In general, the attitude that I’ve encountered towards Scottish independence is a negative one. As I’ve pointed out, however, this is far from a scientific level of survey and the context of the two nations’ experiences is hugely different. Whatever happens in Scotland, it will be a process that the Scottish people have chosen. In Slovakia, it was just another decision imposed upon them by a ruling elite.

Also, Slovakia has been hugely impacted by the global financial crisis, the Euro zone’s particular woes and is now being affected by the Russia/Ukraine situation impacting gas supplies/prices and employment – something I touched upon in my last piece. Slovakian self-confidence had already been ground down by hundreds of years of authoritarian rule and the current situation does not help. Whether Scots feel that we have been adequately represented or not over the centuries, I would argue that our experience has been less traumatic than that of the Slovak people –

Habsburg rule was followed by a brief between-the-wars flourish, then a Slovak puppet-state of the Nazis existed during WWII, then a reunited Czechoslovakia was effectively held at Soviet gunpoint before another brief moment of freedom saw a split being engineered in smoke-filled rooms.

Whatever the result in Scotland’s referendum, we’ve already won something that Slovakia didn’t. The independence to decide on independence.

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Slovakia and the New Cold War

The frontline of Vladimir Putin’s political maneuverings in relation to Ukraine may be a lot closer to home than many of us realise. Being married to a Slovakian woman, I’m one of the fairly small grouping of people from the British Isles who have been educated to use the term “Central Europe” rather than “Eastern Europe” when referring to people from Slovakia, the Czech Republic, Hungary and, indeed, Poland.

Eastern Europe being used to describe these countries is a hangover from the binary politics of the Cold War era, rather than an accurate geographical reflection of the continent. Five other European countries, for example, border Slovakia. This hardly renders it a nation existing on the peripheries.
While Russia’s current actions in relation to Ukraine and Putin’s previous actions in Georgia have raised fears in former Soviet states like Latvia, Lithuania and Estonia and former Soviet satellite states such as Poland alike, the reality is that Russia’s military might is not even required to exert a stranglehold over much of Europe.

I’m typing this while visiting my in-laws in Slovakia. They live in a beautiful village of around 2,000 people. There is a castle, a river running through the village and the forested foothills of the Mala Fatra mountain range complete the image of an enchanted settlement existing in splendid isolation. The problem is – this is 2014; nowhere exists in splendid isolation.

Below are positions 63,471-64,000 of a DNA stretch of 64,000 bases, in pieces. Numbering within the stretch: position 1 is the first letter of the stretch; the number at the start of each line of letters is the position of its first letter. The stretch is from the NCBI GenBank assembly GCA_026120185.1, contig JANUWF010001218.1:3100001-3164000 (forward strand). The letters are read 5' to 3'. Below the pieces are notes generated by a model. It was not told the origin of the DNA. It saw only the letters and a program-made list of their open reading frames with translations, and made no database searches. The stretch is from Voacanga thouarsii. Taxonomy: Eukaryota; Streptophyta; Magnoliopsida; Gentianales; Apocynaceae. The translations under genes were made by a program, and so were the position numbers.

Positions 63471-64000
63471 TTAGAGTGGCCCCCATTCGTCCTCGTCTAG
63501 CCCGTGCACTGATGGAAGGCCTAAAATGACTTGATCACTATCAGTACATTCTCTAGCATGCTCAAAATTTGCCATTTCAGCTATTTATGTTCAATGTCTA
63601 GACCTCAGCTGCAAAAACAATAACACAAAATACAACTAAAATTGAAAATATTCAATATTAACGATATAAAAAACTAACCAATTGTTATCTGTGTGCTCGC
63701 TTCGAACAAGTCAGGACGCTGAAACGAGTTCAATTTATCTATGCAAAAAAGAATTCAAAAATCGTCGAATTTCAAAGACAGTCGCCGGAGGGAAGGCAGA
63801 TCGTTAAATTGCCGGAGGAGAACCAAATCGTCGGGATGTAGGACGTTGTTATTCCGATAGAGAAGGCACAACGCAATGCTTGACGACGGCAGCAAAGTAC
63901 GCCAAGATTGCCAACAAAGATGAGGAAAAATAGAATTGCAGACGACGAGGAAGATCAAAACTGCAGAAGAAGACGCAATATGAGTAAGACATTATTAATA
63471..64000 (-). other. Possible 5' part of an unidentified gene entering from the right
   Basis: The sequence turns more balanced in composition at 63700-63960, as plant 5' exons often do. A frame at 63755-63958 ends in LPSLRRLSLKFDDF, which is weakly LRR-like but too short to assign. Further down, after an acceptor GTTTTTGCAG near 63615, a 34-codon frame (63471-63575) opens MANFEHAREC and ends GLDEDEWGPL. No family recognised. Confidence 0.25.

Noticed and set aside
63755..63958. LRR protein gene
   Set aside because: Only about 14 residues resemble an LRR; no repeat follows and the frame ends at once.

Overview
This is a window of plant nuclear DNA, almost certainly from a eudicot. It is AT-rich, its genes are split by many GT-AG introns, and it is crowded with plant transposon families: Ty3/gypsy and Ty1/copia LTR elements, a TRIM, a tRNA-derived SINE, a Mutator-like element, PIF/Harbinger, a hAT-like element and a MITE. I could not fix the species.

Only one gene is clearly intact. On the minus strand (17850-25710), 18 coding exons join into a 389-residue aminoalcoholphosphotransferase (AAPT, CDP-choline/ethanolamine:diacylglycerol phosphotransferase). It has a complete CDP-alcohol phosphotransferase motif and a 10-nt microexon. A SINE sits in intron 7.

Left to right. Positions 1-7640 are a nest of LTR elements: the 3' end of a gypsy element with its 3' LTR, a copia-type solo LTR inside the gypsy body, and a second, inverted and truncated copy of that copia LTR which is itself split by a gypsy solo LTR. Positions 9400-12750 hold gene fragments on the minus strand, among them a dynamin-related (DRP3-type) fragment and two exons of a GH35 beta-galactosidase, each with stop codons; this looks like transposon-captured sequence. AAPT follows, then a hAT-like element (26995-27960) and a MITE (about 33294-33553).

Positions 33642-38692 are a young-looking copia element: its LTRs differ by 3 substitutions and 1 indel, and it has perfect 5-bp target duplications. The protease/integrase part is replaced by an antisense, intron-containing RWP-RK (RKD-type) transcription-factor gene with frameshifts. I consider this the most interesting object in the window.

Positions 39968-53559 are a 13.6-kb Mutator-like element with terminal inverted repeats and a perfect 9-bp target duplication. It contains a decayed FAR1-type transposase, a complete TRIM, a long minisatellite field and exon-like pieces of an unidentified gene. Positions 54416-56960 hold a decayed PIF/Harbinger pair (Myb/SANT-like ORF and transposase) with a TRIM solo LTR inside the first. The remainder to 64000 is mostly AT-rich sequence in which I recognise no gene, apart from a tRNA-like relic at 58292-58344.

Even in such a beautiful part of Slovakia, the shadow of Russia vs Ukraine is being felt.

Even in such a beautiful part of Slovakia, the shadow of Russia vs Ukraine is being felt.

TV, newspapers and the Internet bring news of the latest political or economic tribulations and, more crucially, gas-powered boilers keep homes that face harsh winters cosy. The source of that gas? Russia. So far, Vladimir Putin’s backlash against EU sanctions over Ukraine has seen the wealthier countries of Germany and Austria hit by a 40% squeeze on the gas making it through the Russian pipelines. Economically weaker Slovakia, to date, has only been hit by a less punitive 10% squeeze.

This is the perfect move by Russia. Only this 10% cut is required to have a genuine and hard-felt effect upon energy prices in the country, while the smaller cut can also be spun as a symbol of relative goodwill born of Slavic brotherhood. The memory of Soviet forces on the streets of both Prague and Bratislava crushing demonstrations during the days of the former Czechoslovakia means the latter aspect is unlikely to be taken at face value.

I’ve already established that Slovakia is not geographically isolated… and nor is it politically isolated. This nation of around 5.3m people (roughly the same as that of Scotland) is a member of the EU, the Eurozone and NATO. In theory, it has a whole gang of big brothers who should be able to stand up to the playground bully on its behalf. In European terms, the issue is that the playground bully is bigger than the brothers. In NATO terms, the issue is that may be possible to stand up to the bully… but at the cost of destroying the playground.

In the old days, what you need to defend yourself was a castle. These days? Who knows.

In the old days, what you need to defend yourself was a castle. These days? Who knows.

The fighting analogy only goes so far though, because, as I’ve said, Vladimir Putin doesn’t need to roll tanks back into the streets of the former Czechoslovakia to make a point or to bring a country to heel. He just needs to turn off the taps. You don’t have to subject your own army to a freezing Central European winter to win… when you can subject the people you’re trying to exert influence over to it instead.

That’s only to mention imports from Russia, not exports to Russia. A nearby car manufacturing plant and its sub-contractor are the key local employers but around 100 people have already been laid off due to a combination of the sanctions imposed against Russia and the tit-for-tat nature of Russia’s reaction.

There is precious little support for Putin or his actions in this part of the world but there is genuine fear of them. The problem is that negotiations and stances will be led by Western Europe and America…while the people suffering in the front line will be the populations of Central and Eastern Europe.